Days of Change

Enabling | March 5, 2014

One of the more popular stories this week is of 18-year-old Rachel Canning. She is a New Jersey high school senior who is not living with her parents, but wants the state to see her as a dependent. Her family is financially capable of paying for college tuition and expenses, not to mention the unpaid balance of her Catholic School tuition. She sued to block the automatic emancipation possible by these actions and get her parents to bankroll her next 4 years.

In a number of news stories she is referred to as an Honor student. She has also been in trouble at school recently. Her parents claim that Rachel refuses to stop seeing her bad influence of a boyfriend. She claims that she was merely kicked out because she was 18 and they didn’t like her behavior. All of this is complicated by a school that arranged for her to be put up with another family and is letting her slide on the tuition bill.

Enabling is when a person acts out in bad ways, often related to drugs, and their friends and family help them to cope and get by. In an intervention, the person is encouraged to break that cycle of behavior. If not, their loved ones are encouraged to cut any contact that enables them to continue in their ways. One of the questions in this case is how much letting Rachel back in the house would be enabling her bad behavior.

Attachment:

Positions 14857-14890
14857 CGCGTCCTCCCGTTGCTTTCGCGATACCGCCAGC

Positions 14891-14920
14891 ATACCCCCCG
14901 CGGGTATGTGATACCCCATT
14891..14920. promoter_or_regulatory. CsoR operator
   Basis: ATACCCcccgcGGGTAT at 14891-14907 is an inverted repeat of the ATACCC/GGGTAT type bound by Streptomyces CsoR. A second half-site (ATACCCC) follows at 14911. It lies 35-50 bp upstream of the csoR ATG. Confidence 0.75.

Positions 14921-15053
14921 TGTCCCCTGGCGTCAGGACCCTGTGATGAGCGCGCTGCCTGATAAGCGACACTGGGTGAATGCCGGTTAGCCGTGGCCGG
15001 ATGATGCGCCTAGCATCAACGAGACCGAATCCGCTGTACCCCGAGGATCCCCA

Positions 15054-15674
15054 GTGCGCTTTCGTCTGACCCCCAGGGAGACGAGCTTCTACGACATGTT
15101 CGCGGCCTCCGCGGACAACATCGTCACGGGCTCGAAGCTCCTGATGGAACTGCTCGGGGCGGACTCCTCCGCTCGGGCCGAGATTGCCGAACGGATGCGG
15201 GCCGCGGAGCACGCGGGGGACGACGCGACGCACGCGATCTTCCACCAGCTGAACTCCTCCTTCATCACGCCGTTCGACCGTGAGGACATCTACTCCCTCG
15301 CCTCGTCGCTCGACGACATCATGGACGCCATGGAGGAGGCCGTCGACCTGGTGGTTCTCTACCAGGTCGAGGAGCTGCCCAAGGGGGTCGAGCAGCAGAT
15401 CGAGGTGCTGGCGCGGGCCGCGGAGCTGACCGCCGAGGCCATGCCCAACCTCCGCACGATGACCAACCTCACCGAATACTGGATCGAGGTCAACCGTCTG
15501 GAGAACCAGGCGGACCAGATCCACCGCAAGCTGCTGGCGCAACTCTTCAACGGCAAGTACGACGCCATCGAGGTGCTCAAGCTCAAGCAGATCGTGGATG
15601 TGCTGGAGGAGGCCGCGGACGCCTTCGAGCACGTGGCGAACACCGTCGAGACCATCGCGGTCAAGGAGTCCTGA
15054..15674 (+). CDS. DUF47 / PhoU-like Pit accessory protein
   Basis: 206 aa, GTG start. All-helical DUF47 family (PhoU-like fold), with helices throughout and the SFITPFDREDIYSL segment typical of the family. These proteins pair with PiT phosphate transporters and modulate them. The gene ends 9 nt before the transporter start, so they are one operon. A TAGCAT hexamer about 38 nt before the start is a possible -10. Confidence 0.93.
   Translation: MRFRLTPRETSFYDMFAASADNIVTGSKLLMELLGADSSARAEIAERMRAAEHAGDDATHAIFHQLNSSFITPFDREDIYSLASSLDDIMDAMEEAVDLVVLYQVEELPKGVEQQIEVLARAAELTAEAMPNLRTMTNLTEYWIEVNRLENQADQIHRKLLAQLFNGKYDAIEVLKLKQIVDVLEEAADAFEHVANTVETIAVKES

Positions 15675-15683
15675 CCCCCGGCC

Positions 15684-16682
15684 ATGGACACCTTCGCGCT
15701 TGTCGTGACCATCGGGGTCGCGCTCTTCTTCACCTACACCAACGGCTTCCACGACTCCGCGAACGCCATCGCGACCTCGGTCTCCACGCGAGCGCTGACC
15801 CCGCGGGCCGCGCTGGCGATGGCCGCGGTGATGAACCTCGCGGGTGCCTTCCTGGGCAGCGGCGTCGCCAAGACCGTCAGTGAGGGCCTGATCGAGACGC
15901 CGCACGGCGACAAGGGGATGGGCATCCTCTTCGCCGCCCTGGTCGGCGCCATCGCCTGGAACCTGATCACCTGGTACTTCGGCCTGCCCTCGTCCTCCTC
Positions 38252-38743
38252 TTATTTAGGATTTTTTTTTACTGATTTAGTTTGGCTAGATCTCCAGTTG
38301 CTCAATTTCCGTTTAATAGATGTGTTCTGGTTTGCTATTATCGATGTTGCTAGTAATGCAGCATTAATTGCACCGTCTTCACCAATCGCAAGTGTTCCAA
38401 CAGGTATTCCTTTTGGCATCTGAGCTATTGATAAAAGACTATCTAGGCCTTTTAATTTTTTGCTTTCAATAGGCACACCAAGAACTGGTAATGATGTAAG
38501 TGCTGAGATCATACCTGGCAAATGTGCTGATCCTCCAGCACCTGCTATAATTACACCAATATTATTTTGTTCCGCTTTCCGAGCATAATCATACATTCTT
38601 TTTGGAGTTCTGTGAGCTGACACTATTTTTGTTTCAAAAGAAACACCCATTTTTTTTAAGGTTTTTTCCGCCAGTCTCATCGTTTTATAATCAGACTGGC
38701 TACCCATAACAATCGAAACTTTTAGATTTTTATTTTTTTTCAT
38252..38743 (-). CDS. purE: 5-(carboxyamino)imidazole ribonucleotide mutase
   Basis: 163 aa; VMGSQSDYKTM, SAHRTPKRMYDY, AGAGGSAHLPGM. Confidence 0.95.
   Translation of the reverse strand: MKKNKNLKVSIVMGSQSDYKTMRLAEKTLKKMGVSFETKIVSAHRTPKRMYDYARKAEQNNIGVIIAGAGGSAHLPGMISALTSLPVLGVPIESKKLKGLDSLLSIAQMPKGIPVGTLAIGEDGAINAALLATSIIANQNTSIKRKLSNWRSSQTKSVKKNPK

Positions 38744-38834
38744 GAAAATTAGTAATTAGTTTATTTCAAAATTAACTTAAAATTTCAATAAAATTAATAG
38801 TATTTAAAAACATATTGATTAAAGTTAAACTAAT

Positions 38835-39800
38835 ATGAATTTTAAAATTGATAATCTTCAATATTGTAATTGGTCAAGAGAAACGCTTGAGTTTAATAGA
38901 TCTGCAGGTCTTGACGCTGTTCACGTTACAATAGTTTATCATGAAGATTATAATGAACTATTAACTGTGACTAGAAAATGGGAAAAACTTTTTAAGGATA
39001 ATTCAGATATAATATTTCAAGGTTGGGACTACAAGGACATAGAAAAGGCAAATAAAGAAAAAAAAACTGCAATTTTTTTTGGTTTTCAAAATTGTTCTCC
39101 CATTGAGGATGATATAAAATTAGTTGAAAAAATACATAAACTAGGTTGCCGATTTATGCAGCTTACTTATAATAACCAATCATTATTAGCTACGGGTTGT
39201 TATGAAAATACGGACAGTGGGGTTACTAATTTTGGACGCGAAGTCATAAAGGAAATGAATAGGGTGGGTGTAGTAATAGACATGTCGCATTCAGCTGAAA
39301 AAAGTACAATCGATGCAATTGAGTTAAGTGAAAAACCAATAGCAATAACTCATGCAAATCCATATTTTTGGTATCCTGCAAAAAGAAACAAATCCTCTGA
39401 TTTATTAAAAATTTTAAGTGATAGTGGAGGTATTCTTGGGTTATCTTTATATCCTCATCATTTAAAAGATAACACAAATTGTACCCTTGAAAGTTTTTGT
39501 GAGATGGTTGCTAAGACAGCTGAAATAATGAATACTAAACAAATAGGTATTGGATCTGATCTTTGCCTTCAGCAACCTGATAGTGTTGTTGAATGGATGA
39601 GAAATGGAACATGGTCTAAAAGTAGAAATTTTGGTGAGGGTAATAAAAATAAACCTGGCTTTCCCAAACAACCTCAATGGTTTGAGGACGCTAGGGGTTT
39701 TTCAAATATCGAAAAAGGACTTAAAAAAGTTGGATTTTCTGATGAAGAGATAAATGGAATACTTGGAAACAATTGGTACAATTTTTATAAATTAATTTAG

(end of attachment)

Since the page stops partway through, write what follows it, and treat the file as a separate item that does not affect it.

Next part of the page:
This is also important in a larger sense. How much has the government enabled people to exist, but not progress under the idea of helping them? How much should good men stand back and do nothing for evil to triumph? Does caring mean paying people off or trying to help them better themselves? Money is easy. Caring is hard.

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1 Comment

  1. Money is easy. Caring is hard.

    You are a young man with a wise head, 15.
    ———————————————
    A buck says it’ sex and drugs for yon Rachel.

    Comment by Mary — March 6, 2014 @ 1:22 am


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